The two companies announced the proposed transaction, valued at $1.45 billion, on July 1.
Grassley expressed concern that the merger will increase concentration and decrease competition in the U.S. pork industry.
“If theJBS-Cargill deal is finalized, the four largest pork processors will control roughly 71 percent of the processing capacity in the country. Continued mergers and acquisitions in an already consolidated pork industry could reduce competition. And, reduced marketing opportunities for farmers and independent producers, and the subsequent impact it could have on pork prices for consumers is of great concern,” said Grassley.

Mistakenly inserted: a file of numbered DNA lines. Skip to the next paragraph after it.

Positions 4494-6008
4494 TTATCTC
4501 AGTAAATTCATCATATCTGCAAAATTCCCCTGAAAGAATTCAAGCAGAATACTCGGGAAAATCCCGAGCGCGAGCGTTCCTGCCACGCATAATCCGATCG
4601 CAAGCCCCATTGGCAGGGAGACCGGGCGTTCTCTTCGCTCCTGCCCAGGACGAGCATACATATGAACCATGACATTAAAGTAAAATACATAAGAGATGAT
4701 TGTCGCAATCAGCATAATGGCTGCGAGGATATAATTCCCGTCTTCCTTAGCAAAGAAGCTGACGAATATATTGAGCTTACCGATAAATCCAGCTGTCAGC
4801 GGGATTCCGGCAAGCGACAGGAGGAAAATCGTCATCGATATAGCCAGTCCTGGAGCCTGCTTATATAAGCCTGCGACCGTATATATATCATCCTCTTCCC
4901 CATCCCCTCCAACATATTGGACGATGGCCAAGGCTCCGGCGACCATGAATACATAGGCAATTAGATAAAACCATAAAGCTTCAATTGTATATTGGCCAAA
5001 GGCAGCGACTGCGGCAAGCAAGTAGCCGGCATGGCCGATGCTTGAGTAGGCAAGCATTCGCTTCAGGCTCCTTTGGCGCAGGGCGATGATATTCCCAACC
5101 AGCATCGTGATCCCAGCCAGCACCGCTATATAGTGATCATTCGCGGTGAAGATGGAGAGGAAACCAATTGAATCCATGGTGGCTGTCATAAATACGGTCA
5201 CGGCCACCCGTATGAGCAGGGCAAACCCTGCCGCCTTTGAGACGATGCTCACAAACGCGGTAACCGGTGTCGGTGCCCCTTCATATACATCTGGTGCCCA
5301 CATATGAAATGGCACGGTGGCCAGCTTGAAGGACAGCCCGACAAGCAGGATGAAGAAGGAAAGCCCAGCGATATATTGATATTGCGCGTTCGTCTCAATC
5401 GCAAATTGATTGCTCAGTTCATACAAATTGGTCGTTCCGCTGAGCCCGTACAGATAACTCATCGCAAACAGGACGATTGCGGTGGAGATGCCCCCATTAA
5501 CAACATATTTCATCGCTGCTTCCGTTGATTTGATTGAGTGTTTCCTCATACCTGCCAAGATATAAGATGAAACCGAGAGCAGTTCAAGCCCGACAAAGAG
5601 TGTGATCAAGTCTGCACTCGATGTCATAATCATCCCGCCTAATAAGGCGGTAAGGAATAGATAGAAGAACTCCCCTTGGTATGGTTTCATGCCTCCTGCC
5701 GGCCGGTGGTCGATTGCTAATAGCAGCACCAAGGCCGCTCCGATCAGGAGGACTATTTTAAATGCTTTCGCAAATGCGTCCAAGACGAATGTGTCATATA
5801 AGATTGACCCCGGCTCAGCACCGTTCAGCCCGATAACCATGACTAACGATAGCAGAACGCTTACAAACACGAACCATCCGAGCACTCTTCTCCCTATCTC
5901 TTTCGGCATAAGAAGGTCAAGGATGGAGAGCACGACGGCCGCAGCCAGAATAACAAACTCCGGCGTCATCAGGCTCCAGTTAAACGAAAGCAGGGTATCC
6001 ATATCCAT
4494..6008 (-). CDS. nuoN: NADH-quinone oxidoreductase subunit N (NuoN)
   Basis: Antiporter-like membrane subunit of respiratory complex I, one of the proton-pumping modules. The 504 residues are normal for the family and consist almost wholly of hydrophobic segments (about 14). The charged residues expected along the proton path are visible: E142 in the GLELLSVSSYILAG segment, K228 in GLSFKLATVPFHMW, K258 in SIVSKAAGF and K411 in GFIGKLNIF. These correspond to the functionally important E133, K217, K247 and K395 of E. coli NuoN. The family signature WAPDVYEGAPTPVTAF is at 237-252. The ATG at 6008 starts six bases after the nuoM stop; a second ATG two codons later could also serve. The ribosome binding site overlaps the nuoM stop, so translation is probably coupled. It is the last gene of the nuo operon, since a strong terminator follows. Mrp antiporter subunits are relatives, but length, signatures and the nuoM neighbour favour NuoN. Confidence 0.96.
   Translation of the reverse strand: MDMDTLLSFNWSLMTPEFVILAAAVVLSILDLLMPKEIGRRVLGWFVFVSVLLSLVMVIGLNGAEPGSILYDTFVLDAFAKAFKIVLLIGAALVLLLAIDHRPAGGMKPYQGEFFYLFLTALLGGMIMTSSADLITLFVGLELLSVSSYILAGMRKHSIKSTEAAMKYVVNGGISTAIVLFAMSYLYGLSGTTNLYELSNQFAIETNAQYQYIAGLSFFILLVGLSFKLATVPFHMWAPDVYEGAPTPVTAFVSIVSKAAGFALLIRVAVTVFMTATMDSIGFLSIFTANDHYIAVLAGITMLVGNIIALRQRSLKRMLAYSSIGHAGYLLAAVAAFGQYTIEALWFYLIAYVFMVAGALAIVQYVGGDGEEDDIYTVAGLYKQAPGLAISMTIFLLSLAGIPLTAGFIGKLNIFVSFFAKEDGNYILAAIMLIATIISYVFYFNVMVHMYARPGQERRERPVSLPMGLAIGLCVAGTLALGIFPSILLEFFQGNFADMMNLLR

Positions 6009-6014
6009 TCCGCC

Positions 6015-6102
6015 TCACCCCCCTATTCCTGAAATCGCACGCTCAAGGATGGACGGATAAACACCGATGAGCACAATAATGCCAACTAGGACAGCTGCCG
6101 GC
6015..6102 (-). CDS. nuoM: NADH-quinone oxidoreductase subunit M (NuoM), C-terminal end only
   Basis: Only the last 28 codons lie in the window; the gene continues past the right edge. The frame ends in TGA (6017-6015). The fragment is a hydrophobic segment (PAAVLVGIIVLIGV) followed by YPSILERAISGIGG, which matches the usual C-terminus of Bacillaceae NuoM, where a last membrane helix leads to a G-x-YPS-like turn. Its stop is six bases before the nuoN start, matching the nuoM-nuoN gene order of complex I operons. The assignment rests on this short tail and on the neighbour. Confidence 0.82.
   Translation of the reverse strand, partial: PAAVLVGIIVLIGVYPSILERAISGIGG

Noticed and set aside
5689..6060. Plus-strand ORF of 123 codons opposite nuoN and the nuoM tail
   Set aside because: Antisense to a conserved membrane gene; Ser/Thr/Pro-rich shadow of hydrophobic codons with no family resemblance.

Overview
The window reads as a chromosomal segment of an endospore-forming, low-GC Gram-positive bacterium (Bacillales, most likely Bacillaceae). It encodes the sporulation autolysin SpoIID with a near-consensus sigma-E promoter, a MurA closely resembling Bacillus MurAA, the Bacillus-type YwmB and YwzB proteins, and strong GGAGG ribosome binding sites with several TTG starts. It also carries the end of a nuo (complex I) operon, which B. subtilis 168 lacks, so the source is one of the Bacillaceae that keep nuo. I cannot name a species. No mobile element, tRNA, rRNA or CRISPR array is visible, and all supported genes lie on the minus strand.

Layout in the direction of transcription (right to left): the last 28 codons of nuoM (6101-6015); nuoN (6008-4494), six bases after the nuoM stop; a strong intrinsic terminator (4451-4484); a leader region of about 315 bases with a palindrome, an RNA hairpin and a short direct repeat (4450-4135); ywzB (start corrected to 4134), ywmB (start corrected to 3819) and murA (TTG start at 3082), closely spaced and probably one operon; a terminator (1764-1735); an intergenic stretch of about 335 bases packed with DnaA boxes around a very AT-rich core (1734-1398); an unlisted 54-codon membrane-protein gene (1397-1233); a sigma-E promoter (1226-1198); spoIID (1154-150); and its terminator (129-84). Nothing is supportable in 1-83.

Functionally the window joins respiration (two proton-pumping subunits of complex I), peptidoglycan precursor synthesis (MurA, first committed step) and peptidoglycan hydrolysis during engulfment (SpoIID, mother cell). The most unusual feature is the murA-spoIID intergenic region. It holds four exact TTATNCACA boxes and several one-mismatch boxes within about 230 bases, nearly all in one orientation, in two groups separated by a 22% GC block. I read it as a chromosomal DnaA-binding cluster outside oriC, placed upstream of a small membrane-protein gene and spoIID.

JBS USA and Cargill Inc. are currently the third and fourth largest U.S. pork processors respectively. If the transaction is finalized, JBS USA will become the second largest pork processor with a daily slaughter capacity of around 83,000 head. This equates to nearly 20 percent of U.S. daily pork processing capacity, Grassley said.
Both companies have plants in the state Grassley represents. JBS USA has a plant located in Marshalltown, Iowa, and Cargill has a plant located in Ottumwa, Iowa.